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In my scientific studies, I investigate how dancers’ perception and cognition changes through their training and how diverse audiences see and experience different forms of theatre and dance.​

This research is a progression of practice-informed experimental and qualitative studies, often combined in a multi-method, interdisciplinary approach. I call this Embodied Neuroscience. Through active engagement with the object of study, the research is closer to real life and thus more ecologically valid.

I also engage in collaborative artistic research practice that combines artistic outputs with a deepening understanding of the cognitive, perceptual and social processes. 

Over the last ten years, this has included collaborations with scientists and artists internationally in which we have studied audiences’ responses to watching dance as well as dancer-audience interactions during performances with renowned Dance and Physical Theatre companies.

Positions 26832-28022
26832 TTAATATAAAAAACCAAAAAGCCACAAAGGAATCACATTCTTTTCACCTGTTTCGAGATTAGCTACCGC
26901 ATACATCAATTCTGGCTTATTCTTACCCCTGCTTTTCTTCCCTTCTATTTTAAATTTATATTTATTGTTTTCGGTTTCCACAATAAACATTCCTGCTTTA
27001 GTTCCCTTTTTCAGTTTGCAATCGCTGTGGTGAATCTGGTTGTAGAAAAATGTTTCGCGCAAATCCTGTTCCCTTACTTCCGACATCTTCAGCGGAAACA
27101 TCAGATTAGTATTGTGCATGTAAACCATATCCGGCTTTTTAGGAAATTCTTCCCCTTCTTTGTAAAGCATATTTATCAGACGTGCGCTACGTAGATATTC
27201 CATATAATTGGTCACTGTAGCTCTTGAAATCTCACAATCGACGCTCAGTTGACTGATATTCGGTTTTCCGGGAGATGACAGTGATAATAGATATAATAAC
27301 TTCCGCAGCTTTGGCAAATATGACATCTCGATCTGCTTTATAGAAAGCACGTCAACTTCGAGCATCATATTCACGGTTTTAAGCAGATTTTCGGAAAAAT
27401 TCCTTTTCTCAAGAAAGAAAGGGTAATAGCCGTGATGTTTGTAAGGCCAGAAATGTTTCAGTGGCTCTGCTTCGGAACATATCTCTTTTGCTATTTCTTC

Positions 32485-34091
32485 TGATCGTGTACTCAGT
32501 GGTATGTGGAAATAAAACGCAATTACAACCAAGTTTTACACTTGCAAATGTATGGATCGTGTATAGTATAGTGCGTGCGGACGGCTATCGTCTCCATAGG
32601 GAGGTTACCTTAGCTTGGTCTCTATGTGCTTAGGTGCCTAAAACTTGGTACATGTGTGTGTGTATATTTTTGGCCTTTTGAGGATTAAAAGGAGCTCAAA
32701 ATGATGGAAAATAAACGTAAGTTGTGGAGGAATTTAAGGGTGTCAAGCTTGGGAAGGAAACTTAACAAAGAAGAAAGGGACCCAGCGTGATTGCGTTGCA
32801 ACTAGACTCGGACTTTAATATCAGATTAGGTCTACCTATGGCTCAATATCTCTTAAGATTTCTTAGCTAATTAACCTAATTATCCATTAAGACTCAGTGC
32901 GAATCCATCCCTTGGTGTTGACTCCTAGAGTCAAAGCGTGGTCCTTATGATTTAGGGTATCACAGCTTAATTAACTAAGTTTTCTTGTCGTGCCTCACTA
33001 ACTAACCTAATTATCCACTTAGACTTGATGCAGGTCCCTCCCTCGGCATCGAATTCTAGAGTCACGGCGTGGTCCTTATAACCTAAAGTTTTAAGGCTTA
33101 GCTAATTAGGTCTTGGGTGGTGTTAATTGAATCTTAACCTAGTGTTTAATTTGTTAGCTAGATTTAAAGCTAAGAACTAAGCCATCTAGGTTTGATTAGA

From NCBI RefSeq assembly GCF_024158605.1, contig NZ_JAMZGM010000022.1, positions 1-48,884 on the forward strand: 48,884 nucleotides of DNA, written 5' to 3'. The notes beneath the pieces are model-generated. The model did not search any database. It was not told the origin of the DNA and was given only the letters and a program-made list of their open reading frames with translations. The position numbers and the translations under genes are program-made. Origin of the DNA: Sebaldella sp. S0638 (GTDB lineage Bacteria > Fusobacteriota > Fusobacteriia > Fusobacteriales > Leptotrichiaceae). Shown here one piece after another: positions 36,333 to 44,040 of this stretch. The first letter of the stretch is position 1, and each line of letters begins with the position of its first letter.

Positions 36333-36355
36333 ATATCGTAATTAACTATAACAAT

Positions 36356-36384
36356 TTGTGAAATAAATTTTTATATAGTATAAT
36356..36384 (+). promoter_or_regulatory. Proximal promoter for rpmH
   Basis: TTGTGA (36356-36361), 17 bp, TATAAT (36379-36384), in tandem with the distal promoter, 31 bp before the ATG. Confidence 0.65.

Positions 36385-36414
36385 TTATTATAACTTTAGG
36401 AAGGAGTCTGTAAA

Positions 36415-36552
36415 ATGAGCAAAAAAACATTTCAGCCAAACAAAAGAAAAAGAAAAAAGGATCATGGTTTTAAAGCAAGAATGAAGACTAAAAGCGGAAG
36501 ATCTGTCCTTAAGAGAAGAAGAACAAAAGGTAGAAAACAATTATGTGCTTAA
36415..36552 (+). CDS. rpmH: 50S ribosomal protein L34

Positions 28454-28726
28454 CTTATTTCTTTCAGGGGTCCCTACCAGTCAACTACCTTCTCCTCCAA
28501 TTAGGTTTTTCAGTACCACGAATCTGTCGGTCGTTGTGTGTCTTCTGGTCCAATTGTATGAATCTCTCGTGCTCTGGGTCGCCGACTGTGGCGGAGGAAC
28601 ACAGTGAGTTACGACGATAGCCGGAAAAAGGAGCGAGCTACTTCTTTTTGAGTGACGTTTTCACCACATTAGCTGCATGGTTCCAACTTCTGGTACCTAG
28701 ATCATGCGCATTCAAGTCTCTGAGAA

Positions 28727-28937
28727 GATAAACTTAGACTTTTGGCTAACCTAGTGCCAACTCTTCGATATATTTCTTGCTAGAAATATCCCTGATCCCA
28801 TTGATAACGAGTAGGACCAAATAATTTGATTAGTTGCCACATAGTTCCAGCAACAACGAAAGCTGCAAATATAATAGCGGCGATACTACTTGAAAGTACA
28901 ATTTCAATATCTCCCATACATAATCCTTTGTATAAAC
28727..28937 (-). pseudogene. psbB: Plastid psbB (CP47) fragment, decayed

These include: Emio Grecco I PC (Netherlands), Rosie Kay (UK), Scottish Ballet (UK), Fabrique Autonome des Acteurs (France), Myriam Gourfink (France), Robyn Orlin (South Africa), Wayne McGregor (UK), and Steve Paxton (USA). I am extremely grateful for the time these experts have dedicated to these research collaborations.

I am also honoured to have been trusted by dancers at the beginning of their careers. To name a few: two winners of the prestigious Place Prize for performing or choreographing Anna Finkel (dancer Lost Dog) and Riccardo Buscarini (dancer/choreographer); Jan Lee (Dancer/Musician); and  dancers Rebecca Stancliffe and Andrea Schaerli, both of whom went on to study for a PhD which they successfully completed.

TMS testing

Overall, the aim of this research is to better understand processes of motor learning, movement perception and ultimately social interaction. For successful social interaction, it is important that we can effectively recognise and perceive the actions of others.

I argue that to better understand how people interact and communicate with each other, the study of dance and theatre practices is paramount.

Exploration of SDT in the Motion Lab